Over one dollar in six in the US economy is spent on health care, and the need for wise public and organizational policy decisions to control costs, to improve quality, and to increase access has never been greater. In the public health arena, the nation confronts a rising tide of noncommunicable disease, resurgent threats of infectious disease, and other problems that will demand legal and policy interventions. Stanford Law School is second to none as a training ground for tomorrow’s leaders in health law and policy. Four renowned Law School faculty members offer courses in health care law, public health law, and bioethics and advise students interested in careers in the field. Courses in mental health law, food and drug law, mass tort litigation, environmental law, policy analysis skills, and other critical areas help expand students’ intellectual toolkit. Joint degree programs with the Stanford University School of Medicine, the ability to cross-register for health-related courses taught in other Stanford professional schools and departments, and research opportunities through Stanford’s health-focused research institutes round out the experience.
Hank Greely is completing a book on the future of human reproduction, arguing that within 20 to 40 years, most babies in rich countries will be conceived by in vitro fertilization, using eggs derived from induced pluripotent stem cells from the mother, so that the parents can use genome sequencing to select their embryos whose genetic traits they like best.
Hank Greely is working on issues on how advances in neuroscience that increase predictability of mental illness or neurological disease, such as schizophrenia or Alzheimer disease, in particular individuals will affect law, society, and culture.
Daniel Kessler is investigating how accountable care organizations and other “vertical” relationships in markets for health services affect competition and the cost and quality of care.
Daniel Kessler is examining whether privately-administered health plans in Medicare (known as Medicare Advantage) perform better or worse than the traditional, publicly-administered version of the program.
Michelle Mello is conducting a survey study to examine how public opinion towards public health laws that aim to influence “lifestyle choices” such as smoking and eating evolves over time.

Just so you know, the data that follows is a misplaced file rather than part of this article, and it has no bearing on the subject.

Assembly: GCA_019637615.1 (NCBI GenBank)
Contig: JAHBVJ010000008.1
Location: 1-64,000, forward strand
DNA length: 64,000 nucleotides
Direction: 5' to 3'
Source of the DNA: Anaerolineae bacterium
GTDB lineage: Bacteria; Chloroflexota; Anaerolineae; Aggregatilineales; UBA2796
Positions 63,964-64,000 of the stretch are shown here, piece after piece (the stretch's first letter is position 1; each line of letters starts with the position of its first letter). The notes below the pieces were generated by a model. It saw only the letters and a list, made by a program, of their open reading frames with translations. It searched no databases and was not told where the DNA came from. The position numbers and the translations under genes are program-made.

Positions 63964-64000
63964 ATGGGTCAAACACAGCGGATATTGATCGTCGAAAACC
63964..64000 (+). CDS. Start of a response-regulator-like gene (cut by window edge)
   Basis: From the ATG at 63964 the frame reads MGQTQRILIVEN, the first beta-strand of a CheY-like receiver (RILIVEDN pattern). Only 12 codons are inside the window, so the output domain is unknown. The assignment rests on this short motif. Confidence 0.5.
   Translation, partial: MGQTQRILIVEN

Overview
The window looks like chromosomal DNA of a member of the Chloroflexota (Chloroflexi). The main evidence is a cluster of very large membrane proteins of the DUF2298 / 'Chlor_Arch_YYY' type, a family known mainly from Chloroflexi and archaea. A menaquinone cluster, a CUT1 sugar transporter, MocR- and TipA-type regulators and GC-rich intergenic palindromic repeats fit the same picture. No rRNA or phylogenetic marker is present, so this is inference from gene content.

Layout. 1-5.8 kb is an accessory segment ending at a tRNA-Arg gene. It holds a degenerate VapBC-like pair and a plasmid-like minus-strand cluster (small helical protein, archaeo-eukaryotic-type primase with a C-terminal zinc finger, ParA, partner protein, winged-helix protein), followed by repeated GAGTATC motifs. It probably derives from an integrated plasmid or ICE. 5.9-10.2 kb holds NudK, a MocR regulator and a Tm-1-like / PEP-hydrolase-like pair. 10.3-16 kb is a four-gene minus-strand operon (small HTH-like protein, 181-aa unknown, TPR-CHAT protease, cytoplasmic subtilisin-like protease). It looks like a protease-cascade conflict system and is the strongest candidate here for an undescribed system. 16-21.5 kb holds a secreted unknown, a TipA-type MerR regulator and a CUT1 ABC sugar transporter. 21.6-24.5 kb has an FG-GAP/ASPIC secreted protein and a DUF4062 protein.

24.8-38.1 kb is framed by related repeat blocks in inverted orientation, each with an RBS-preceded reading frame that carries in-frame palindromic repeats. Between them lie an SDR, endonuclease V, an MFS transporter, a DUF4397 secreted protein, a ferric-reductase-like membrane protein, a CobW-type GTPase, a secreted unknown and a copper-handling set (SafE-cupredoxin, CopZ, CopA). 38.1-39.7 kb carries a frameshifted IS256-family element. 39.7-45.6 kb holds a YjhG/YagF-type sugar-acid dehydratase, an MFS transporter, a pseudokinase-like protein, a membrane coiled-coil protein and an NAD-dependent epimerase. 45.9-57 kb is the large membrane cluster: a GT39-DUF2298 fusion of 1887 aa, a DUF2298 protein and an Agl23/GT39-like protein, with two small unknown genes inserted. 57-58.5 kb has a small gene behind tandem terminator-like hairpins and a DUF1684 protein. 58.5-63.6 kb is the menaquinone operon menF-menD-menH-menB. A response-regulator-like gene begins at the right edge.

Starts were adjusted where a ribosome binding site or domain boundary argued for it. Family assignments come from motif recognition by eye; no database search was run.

Michelle Mello is examining whether hospitals and their liability insurers can successfully implement programs to head off medical malpractice litigation by communicating openly with patients about medical errors and offering compensation proactively.
David Studdert is conducting an international study assessing the role of traffic laws and their enforcement in preventing road accidents.
David Studdert is an investigator in a randomized, controlled trial testing the effect of an educational intervention to improve the way physicians discuss unanticipated outcomes of care with patients.
Linkages between SLS and health-focused research centers around Stanford University make for rich environment for research on health law and policy. These centers include:
Center for Law and the Biosciences
Stanford Program in Neuroscience and Society
Center for Health Policy / Primary Care Outcomes Research
Stanford Institute for Economic Policy Research
Stanford Center for Biomedical Ethics
Stanford Center on Longevity
School of Medicine Department of Health Research and Policy
Clinical Genomics, Big Data, and Electronic Medical Records: Reconciling Patient Rights with Research when Privacy and Science Collide
Journal of Law and the Biosciences
Gender and the Genome
Journal of Law and the Biosciences
- JD/MS in Health Policy (focus in Health Services Research or Epidemiology)
- JD/PhD in Health Policy (focus in Health Services Research or Decision Science)
- JD/MS in Epidemiology and Clinical Research
- JD/PhD in Epidemiology and Clinical Research
- JD/MD in Law and Medicine
- JD/PhD in Law and Psychology